By the time the two brothers and their cousin arrived at the memory disorder clinic, they were all severely symptomatic. They had trouble speaking and had lost the ability to perform simple calculations.
Doctors have also determined that they were clearly having problems with executive function, and brain scans revealed the hallmarks of Alzheimer’s in all three. Brain scans revealed evidence of atrophy in the frontoparietal and mid-temporal regions of the brain. Scores on the Mini Mental State Examination, an assessment frequently administered to older adults to test cognitive abilities, were not only low, but were in a range usually seen in older adults with cognitive disabilities. Everyone was still in their forties at the time of the test.
Pagnon de la Vega and colleagues define this form of Alzheimer’s disease as autosomal dominant, passed on from generation to generation and rapidly moving downhill. There is no data to suggest that other families carry the Uppsala APP deletion, although other forms of familial Alzheimer’s have been identified in Sweden.
“Symptoms and biomarkers are typical of Alzheimer’s disease, with the exception of normal cerebrospinal fluid“, Explained Pagnon de la Vega, the first author of the study, referring to the deletion of the Uppsala APP.
Prior to the discovery of the deletion, more than 50 other APP gene mutations had been identified worldwide and are associated with the early onset of Alzheimer’s. APP mutations, in general, are responsible for less than 10% of all early-onset cases. The Uppsala APP deletion is the first deletion of multiple amino acids that leads to the early onset of Alzheimer’s.
Sporadic or genetic Alzheimer’s disease has no cure and is responsible for $ 355 billion in total costs annually in the United States alone, according to data from the Alzheimer’s Association.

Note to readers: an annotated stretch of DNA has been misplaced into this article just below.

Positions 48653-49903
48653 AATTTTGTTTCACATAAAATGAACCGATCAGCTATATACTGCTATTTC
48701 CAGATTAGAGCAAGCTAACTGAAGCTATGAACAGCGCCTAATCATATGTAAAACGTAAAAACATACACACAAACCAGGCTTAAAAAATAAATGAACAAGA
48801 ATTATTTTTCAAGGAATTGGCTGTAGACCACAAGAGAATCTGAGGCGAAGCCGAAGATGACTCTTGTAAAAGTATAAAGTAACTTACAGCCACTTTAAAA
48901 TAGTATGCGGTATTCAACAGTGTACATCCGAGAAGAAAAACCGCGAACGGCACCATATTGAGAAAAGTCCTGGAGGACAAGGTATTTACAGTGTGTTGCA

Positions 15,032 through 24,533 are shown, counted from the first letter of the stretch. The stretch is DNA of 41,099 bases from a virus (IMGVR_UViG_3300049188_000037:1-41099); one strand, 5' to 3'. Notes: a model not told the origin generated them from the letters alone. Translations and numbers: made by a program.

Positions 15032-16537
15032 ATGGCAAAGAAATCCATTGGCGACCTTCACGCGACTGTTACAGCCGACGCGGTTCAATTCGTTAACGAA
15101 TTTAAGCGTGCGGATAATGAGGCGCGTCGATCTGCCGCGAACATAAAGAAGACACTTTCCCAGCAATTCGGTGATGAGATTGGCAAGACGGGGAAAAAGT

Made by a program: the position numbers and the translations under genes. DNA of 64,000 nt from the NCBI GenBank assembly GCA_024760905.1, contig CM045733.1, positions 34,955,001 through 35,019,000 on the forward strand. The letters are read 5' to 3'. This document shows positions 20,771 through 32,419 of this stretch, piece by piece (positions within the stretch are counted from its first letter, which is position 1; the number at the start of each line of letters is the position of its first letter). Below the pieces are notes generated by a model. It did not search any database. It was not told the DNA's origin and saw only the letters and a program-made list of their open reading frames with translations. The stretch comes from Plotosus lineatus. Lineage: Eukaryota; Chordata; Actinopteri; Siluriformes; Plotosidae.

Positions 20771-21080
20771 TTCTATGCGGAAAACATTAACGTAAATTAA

Unless a cure is found, the ailment is expected to overwhelm global health systems by 2050 due to the inexorable aging of the population, according to the World Health Organization.
Rare form of Alzheimer’s in Italy: here is the latest information
According to Telethon: “Among the risk factors hypothesized for the most widespread form sporadic of the disease there are head trauma, hypertension, high cholesterol, obesity, but also genetic factors such as some variants of the sortilin 1 gene or a particular form of apolipoprotein E (E4) “.
“As regards in particular the familial forms, three genes have been identified associated, when altered, with the onset of the early forms: presenilin 1, presenilin 2 and amyloid precursor protein (APP), all involved in the formation of amyloid. Still little known, however, the causes of late familial forms, which in any case are thought to derive from a concomitance of genetic and environmental factors not yet identified.“.
According to the Alzheimer Federation Italy, Every 3 seconds, in the world, an individual is affected by a form of dementia. Globally, dementia affects 47 million people. In Italy there are an estimated 1,241,000 cases. Dementia is there seventh cause of death worldwide and unfortunately there is still no cure.
According to Paola Barbarino, CEO of ADI: “NThere are not enough people involved in dementia research: this needs to change. We hope that the dissemination of this Report will raise awareness of Alzheimer’s disease and dementia, and ignite a debate to get as many governments and companies as possible to devote funds and attention to people with dementia and their families to achieve better quality of life “.
Gabriella Salvini Porro, president of the Alzheimer Italy Federation, specified: “A world in which people with dementia and their families can live well and obtain the care and support necessary to maintain dignity, respect, autonomy and equality: this is the wish with which the WHO adopted the Global Plan on Dementia. We of the Alzheimer Italy Federation share the same great goal. This is why we become spokespersons for people with dementia in our country, stressing once again the need for the National Dementia Plan to receive adequate funding, aimed at promoting appropriate interventions in the integrated management of dementia “.